ORIGINAL RESEARCH article
Sec. Intensive Care Medicine and Anesthesiology
Volume 9 - 2022 | https://doi.org/10.3389/fmed.2022.765805
Protocol for a Sepsis Model Utilizing Fecal Suspension in Mice: Fecal Suspension Intraperitoneal Injection Model
- 1Division of Acute and Critical Care Medicine, Department of Anesthesiology and Critical Care Medicine, Faculty of Medicine, Hokkaido University, Sapporo, Japan
- 2Department of Cancer Pathology, Faculty of Medicine, WPI-ICReDD, Hokkaido University, Sapporo, Japan
- 3Department of Emergency Medicine, Osaka Medical and Pharmaceutical University, Takatsuki, Japan
Background: Various animal models of sepsis have been developed to optimize sepsis treatment. However, therapeutic agents that were successful in animal models were rarely effective in human clinical trials. The cecal ligation and puncture (CLP) model is currently the gold standard for sepsis studies. However, its limitations include the high variability among researchers and the difficulty in comparing animals with different cecum shapes and sizes. In this study, we established a protocol for the creation of a simple and accessible sepsis rodent model using fecal suspensions that minimized differences in technical effects among researchers and individual differences in animals.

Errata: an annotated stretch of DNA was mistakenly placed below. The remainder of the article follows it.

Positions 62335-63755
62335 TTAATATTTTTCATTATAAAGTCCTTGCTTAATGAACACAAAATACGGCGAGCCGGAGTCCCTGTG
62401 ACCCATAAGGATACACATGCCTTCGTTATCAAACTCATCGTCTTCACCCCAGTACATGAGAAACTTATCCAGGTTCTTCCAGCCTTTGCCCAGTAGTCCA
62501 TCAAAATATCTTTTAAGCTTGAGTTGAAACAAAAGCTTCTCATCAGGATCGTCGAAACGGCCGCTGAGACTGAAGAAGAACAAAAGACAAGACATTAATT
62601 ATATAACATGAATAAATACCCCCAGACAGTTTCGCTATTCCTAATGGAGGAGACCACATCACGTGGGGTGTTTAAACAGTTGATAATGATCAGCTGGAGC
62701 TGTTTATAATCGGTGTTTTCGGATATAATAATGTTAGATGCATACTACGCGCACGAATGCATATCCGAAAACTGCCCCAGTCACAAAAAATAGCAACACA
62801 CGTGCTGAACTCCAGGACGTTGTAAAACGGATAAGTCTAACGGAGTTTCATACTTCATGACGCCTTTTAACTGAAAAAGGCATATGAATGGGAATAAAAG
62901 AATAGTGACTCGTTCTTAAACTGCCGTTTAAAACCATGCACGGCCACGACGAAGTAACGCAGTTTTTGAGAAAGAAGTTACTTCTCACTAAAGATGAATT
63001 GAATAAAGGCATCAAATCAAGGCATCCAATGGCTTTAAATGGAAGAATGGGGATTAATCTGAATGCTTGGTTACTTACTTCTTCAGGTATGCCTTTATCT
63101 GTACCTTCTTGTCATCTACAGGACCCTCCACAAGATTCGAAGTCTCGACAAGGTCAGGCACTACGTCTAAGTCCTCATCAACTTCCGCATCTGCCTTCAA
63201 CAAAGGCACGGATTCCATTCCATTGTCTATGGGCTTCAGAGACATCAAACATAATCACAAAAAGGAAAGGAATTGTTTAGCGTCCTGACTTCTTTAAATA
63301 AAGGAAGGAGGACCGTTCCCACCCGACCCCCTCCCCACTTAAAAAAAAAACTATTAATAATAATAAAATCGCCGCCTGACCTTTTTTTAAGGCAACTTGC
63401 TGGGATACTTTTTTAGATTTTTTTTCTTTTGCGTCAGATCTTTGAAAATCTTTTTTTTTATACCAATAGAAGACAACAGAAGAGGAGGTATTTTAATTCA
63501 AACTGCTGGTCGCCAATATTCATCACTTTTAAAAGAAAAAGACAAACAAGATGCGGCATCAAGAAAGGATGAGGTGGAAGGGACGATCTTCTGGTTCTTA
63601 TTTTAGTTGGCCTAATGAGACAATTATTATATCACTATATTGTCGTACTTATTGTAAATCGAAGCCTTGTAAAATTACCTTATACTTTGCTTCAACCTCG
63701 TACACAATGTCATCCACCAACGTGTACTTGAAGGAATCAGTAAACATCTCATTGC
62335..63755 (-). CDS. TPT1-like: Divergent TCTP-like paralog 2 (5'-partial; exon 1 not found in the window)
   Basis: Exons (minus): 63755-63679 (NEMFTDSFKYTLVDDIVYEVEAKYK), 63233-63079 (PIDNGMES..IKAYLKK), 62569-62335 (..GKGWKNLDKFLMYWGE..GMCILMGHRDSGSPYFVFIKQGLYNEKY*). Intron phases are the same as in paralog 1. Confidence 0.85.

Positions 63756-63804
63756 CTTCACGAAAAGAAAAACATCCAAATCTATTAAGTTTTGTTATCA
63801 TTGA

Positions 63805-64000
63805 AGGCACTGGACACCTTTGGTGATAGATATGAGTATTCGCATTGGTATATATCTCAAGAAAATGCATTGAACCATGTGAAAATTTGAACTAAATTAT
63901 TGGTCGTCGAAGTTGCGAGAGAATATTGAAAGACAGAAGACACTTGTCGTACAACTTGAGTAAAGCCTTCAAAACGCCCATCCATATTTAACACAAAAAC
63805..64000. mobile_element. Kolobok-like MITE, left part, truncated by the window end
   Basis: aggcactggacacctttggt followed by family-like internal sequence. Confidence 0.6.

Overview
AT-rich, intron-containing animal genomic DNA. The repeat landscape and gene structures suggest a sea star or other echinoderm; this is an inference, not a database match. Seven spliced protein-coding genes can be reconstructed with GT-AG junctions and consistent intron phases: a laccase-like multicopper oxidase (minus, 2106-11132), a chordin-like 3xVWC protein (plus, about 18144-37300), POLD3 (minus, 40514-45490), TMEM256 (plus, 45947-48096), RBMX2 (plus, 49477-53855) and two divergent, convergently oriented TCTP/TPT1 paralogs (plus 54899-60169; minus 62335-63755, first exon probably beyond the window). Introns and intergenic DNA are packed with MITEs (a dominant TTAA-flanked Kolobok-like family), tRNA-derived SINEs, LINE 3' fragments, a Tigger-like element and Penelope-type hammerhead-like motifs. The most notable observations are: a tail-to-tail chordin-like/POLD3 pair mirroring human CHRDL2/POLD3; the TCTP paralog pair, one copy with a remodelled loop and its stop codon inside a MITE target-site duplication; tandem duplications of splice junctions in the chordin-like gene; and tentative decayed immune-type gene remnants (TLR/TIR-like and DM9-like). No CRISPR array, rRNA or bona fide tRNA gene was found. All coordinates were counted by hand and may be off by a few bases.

Methods: A mouse model of sepsis using fecal suspension intraperitoneal injection (FSI) was created using fresh stool excreted within 24 h. The collected fresh stool was dissolved in saline solution and filtered. The obtained fecal suspension was injected intraperitoneally into the mice. Moreover, fecal suspensions with different concentrations were prepared, and the survival rates were compared among the fecal suspensions for each concentration. To assess the validity of the FSI as a sepsis model, CLP and FSI with similar mortality rates were compared pathologically, physiologically, immunologically, and bacteriologically. Histopathological comparison was evaluated by hematoxylin-eosin and Gram staining of the parenchymal organs. Physiological evaluation was performed by comparing the respiratory rate, body temperature, and blood gas analysis results. Immunological assessment was performed using multiplex analysis. Bacteriological comparisons were performed by culturing ascites fluid.
Results: The FSI model increased mortality in proportion to the fecal suspension concentration. The mortality rate was reduced with antibiotic administration. In various comparative experiments conducted using the FSI and CLP models, both models showed findings consistent with sepsis. Furthermore, the FSI model showed less variability among the individuals in each test.
Conclusion: This is the first detailed and accurate report of a protocol for creating a sepsis model using fecal suspension. The FSI model is a minimally invasive and accessible sepsis rodent model. Its clinical validity as a sepsis model was proven via histological, physiological, microbiological, and immunological evaluation methods. The FSI model minimizes individual differences between mice and helps to conduct accurate studies after the onset of sepsis.